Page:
20th November 2017


Food prices on the rise though UK headline inflation unchanged
UK inflation remained unchanged at a five-year high of 3% during October, wrong-footing analysts who had predicted a further rise. However, food prices rose 4% year-on-year, their fastest rate in four years as the fall in the pound pushed up the cost of living. UK wage growth was 2.2% between July and September, compared with a year earlier, while the UK unemployment rate was stable for the third month in a row at 4.3%. A new report from the Centre for Economic Performance has found that the average household is now paying £404 a year extra due to rising prices.

One step closer to US tax reform…
House Republicans have voted to pass plans for what could be the most significant overhaul of the US tax code in over 30 years, prompting treasury secretary Steven Mnuchin to say he expects the tax reform bill to be sent to president Donald Trump this side of Christmas. The Senate now must vote on its version of the tax plan, with suggestions over the weekend that the White House may be willing to remove a contentious provision to repeal the Affordable Care Act if it proves a hinderance to getting the tax bill through.

… as inflation climbs closer to 2% target
Core consumer prices in the US climbed 1.8% year-on-year to in October, up from 1.7% in September, and a step closer to the Federal Reserve’s 2% target. According to Bloomberg (20 November), there is currently a 92.3% probability of policymakers raising interest rates further at their next meeting on 13 December.

German coalition talks collapse…
Two months on from the election, and talks aimed at forming a coalition government in Germany have seeming collapsed. The Free Democratic Party (FDP), which received 10.6% of the vote in September, has pulled out of talks with chancellor Angela Merkel’s Christian Democratic Union (CDU/CSU) party. In what represents her biggest challenge in 12 years in power, Merkel may well have to face a second election, or form a minority government with the Greens.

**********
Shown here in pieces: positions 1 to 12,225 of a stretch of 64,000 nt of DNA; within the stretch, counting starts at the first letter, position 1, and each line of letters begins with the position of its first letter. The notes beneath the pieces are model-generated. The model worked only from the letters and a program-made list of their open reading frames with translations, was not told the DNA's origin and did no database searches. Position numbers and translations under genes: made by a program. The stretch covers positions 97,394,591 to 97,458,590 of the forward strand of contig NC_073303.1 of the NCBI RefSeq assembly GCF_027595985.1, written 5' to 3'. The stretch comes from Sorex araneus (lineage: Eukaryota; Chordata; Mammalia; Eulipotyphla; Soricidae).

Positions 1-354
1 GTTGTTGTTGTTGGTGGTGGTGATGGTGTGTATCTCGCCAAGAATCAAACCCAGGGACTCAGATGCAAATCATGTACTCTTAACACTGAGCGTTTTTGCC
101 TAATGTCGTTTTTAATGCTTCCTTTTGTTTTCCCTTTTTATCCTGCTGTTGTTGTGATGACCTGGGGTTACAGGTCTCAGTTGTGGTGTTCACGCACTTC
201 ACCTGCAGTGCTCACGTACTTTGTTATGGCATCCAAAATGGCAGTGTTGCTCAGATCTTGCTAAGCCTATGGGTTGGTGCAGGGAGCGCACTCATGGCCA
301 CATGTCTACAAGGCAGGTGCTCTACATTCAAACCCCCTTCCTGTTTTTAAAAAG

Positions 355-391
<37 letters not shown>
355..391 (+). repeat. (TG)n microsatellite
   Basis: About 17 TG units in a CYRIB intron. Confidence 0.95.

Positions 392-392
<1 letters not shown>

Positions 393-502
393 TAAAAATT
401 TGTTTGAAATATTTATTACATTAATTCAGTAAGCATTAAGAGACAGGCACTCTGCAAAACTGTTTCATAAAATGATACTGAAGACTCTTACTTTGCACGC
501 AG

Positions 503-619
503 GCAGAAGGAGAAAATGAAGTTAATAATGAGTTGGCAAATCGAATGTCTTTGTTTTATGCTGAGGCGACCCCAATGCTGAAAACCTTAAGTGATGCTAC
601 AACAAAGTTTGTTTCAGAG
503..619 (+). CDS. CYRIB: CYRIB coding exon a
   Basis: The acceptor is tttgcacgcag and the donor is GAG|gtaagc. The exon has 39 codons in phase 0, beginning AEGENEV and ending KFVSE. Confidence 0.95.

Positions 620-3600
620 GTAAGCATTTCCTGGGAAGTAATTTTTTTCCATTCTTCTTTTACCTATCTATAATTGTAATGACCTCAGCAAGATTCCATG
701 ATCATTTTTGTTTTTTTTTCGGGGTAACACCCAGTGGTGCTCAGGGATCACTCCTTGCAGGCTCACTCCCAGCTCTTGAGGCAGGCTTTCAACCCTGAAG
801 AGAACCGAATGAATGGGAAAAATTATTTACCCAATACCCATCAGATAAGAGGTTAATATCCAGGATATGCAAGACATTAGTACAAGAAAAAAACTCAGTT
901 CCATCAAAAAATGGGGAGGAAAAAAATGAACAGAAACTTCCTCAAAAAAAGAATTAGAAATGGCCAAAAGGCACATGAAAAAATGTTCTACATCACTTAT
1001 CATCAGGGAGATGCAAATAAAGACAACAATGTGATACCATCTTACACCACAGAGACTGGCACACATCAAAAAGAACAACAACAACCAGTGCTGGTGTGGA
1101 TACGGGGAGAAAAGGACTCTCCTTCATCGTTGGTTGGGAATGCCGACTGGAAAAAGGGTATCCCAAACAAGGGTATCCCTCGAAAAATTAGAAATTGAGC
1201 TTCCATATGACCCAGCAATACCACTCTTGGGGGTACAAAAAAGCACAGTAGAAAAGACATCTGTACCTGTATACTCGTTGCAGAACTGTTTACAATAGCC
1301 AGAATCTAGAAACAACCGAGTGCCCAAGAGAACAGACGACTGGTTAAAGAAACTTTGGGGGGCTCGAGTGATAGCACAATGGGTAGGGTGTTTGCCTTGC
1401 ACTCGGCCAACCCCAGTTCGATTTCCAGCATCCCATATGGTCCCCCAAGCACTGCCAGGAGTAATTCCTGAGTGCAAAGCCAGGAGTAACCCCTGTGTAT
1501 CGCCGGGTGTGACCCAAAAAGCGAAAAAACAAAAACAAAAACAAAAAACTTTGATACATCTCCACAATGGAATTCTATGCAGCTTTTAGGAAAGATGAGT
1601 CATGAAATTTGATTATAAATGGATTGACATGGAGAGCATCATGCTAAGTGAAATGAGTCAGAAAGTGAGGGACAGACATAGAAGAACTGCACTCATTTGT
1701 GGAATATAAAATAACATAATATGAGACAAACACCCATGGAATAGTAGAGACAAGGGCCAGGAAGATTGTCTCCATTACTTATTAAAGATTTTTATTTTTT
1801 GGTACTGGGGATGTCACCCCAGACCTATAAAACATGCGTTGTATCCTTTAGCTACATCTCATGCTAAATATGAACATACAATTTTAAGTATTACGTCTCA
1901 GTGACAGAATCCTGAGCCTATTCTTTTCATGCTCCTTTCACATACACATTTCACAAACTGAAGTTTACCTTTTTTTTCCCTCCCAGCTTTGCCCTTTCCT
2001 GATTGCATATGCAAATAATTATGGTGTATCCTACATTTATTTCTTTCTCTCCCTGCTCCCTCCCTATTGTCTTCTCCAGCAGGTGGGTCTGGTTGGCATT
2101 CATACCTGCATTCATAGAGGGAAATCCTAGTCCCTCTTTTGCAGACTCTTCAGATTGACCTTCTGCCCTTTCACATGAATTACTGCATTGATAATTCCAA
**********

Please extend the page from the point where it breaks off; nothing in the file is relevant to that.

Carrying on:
… as its economy grows
The euro was last week buoyed by strong economic data from the eurozone’s largest economy as German GDP grew by 0.8% during the three months to end of September, beating the consensus estimate of 0.6%. The Federal Statistics Office (Destatis) attributed the rise to an increase in business investment, especially machinery and equipment. With an annualised growth rate of 2.8%, this is the fastest the German economy has grown since the first quarter of 2011. Italian GDP also surprised, growing at 0.5% during the three months to end of September, beating the consensus estimate of 0.3%.


All eyes on Hammond’s Autumn Budget

Chancellor Philip Hammond will deliver his third Budget statement on Wednesday, which watchers will hope delivers insight into the measures taken to ensure the success of the UK economy as it prepares to exit the EU. Having already made bold targets on bringing down public sector debt – and aiming to balance the books by 2025 – Hammond can expect borrowing to be up to £8bn lower this year. It is reported that the Treasury will pledge to build 300,000 homes per year with £5bn put aside for housing schemes, while the chancellor is also under pressure to ease financial pressures on the NHS and address public sector pay. Small businesses will be on tenterhooks with suggestions that the VAT threshold could be lowered from the current £85,000 limit on annual turnover.

The Omnis Managed Investments ICVC and the Omnis Portfolio Investments ICVC are authorised Investment Companies with Variable Capital. The authorised corporate director of the Omnis
Managed Investments ICVC and the Omnis Portfolio Investments ICVC is Omnis Investments Limited (Registered Address: Washington House, Lydiard Fields, Swindon, SN5 8UB) which is